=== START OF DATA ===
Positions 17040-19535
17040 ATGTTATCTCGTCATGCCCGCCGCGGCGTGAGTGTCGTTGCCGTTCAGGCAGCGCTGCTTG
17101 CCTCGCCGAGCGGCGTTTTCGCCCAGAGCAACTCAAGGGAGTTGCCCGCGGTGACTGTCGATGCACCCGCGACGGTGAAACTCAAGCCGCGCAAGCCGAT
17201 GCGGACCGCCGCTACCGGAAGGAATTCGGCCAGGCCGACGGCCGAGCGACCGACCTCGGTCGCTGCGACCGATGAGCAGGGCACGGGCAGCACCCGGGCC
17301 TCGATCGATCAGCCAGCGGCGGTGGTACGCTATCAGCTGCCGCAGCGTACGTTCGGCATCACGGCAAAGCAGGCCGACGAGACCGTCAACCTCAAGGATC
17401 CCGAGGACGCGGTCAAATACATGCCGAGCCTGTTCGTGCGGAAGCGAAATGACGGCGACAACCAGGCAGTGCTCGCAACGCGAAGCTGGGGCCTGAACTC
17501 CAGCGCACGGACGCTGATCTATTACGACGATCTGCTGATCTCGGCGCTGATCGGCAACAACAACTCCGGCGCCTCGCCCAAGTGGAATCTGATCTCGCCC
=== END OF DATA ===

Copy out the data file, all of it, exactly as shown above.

Positions 17040-19535
17040 ATGTTATCTCGTCATGCCCGCCGCGGCGTGAGTGTCGTTGCCGTTCAGGCAGCGCTGCTTG
17101 CCTCGCCGAGCGGCGTTTTCGCCCAGAGCAACTCAAGGGAGTTGCCCGCGGTGACTGTCGATGCACCCGCGACGGTGAAACTCAAGCCGCGCAAGCCGAT
17201 GCGGACCGCCGCTACCGGAAGGAATTCGGCCAGGCCGACGGCCGAGCGACCGACCTCGGTCGCTGCGACCGATGAGCAGGGCACGGGCAGCACCCGGGCC
17301 TCGATCGATCAGCCAGCGGCGGTGGTACGCTATCAGCTGCCGCAGCGTACGTTCGGCATCACGGCAAAGCAGGCCGACGAGACCGTCAACCTCAAGGATC
17401 CCGAGGACGCGGTCAAATACATGCCGAGCCTGTTCGTGCGGAAGCGAAATGACGGCGACAACCAGGCAGTGCTCGCAACGCGAAGCTGGGGCCTGAACTC
17501 CAGCGCACGGACGCTGATCTATTACGACGATCTGCTGATCTCGGCGCTGATCGGCAACAACAACTCCGGCGCCTCGCCCAAGTGGAATCTGATCTCGCCC